Paul says committing to fund new initiatives forces his congregation to think missionally and get out into the community. One activity is an art competition. Last year’s competition drew artists from throughout the Redcliffe community to paint depictions of stories from Genesis to Jesus. Paul says some of the artists were not from church backgrounds and it gave the church a way to connect with them and the artists a way to connect with the Bible.

More than money

Stewardship is not just about money. Giving time and using particular talents is equally important; something Townsville’s Stable on the Strand founder Rev Anne Harley knows well.

The ecumenical Christmas celebration, now in its thirteenth year, runs for five days and requires a large amount of money to run, and also around 1000 volunteers.

“Around 14 per cent [of volunteers] indicate they don’t go to church, which is just amazing,” says Anne. “It obviously catches the imagination of people who aren’t Christians.

“I think they see it as helping the community … and I think it is relationships.”

The project has built strong relationships between the 60 churches involved as well as with the local council and businesses. But giving time at Christmas must be difficult for people.

“People believe in it and see the value of it as an outreach,” says Anne.

“I say to them, ‘This is an act of worship, you are giving of your life for these five days and you’re giving it to God’. As the churches come together there is an atmosphere that is created that is far more powerful than we even understand. Some of the value is not necessarily measurable. People say, ‘There’s a good feel down there’. I think they are feeling the presence of God.

“As you give there is a flow on that happens that may not directly come back to you but in terms of the kingdom of God, builds and grows. If we can capture that and the spirit of generosity and the effect that that can have, amazing things can happen.”

Mission possible

In August, the Synod Standing Committee approved a new direction for the Uniting Church Foundation and four exciting mission areas developed to help make more of God’s mission possible: faith and families, Indigenous education, people in crisis and tomorrow’s church.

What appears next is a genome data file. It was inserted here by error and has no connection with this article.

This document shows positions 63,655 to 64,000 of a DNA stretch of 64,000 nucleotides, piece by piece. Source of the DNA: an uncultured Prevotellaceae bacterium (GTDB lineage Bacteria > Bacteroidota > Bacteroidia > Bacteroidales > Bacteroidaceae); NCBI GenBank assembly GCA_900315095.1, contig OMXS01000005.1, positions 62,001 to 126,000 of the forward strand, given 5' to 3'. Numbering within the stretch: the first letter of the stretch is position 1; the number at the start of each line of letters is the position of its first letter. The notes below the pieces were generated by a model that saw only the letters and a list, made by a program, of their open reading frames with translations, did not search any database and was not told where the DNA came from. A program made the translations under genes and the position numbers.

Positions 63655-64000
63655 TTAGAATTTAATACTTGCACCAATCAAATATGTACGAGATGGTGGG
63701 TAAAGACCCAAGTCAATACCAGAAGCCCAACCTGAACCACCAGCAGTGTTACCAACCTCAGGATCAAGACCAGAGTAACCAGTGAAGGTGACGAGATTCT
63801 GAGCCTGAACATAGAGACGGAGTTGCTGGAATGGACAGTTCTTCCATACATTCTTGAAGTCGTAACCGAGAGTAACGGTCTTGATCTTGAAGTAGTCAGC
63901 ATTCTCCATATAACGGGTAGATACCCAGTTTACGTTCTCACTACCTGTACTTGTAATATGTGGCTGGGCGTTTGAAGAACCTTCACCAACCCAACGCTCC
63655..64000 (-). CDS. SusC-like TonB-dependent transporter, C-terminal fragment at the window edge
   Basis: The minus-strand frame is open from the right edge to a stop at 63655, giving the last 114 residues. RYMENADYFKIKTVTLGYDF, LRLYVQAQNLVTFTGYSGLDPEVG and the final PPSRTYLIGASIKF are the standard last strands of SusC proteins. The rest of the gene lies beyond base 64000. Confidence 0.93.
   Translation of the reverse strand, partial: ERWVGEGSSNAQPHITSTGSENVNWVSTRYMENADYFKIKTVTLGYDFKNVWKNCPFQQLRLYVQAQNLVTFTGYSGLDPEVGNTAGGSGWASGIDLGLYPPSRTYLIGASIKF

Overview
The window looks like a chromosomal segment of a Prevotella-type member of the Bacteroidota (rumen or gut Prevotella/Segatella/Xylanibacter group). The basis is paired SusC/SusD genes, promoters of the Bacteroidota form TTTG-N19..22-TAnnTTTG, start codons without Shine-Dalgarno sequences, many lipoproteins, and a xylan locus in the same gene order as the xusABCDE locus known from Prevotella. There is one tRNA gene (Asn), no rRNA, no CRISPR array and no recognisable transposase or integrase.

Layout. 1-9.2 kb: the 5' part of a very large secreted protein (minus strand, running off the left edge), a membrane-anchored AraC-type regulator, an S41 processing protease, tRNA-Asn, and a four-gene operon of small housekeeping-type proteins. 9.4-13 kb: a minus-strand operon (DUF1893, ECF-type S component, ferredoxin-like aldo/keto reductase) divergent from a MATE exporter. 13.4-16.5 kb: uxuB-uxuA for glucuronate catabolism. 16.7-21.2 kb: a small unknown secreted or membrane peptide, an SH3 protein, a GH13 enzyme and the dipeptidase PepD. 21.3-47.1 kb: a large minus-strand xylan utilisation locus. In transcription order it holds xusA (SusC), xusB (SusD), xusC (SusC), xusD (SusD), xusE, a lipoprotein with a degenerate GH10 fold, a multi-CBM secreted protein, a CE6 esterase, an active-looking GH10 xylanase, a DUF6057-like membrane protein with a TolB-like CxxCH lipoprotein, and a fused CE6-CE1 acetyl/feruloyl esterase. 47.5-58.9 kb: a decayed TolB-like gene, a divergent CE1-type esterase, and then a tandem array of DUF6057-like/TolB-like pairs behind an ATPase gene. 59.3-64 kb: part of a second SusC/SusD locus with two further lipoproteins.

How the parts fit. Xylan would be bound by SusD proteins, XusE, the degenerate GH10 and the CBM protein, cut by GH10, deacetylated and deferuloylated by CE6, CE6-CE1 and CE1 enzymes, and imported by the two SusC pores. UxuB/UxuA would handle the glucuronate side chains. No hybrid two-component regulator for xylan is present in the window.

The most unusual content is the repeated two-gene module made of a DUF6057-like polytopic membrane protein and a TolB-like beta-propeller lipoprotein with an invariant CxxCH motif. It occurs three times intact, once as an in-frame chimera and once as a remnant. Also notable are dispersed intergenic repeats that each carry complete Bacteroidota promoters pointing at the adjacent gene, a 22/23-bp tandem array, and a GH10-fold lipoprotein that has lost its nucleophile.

Along with the launch of the first Foundation fundraising campaign for many years ($10 for 10, raising money for Indigenous education) this marks the first step in a new journey for the Uniting Church in Queensland.

David Baker says it is time for the church to reflect on its mission priorities.

“The challenge for the church is the dialogue we need to have with ourselves around where are we really called to be,” he says.

Like Redcliffe Uniting Church, the Uniting Church Foundation aims to provide funds for new mission initiatives rather than core business.

“Are we going to seek our lives lived as Christian communities as lives lived for the other and in service to our community?” asks David.

“What are we called to do now, in the state we are in now, to bear fruit with all we are given?

“Are our Christian communities being structured, led and grown as communities of disciples or are they simply religious communities of like-minded people who look after themselves? That is a deep challenge for us all, but that is a question of stewardship.”

For David, the act of giving money, time or talents is an acknowledgement of faith.

“If you are going to give, give generously and with a sense of confidence that God is able to multiply a blessing in ways that we can’t imagine.”

For Stewardship Sunday (5 October) resources or more information about how to make more mission possible, visit the new Uniting Church Foundation website missionpossible.ucaqld.com.au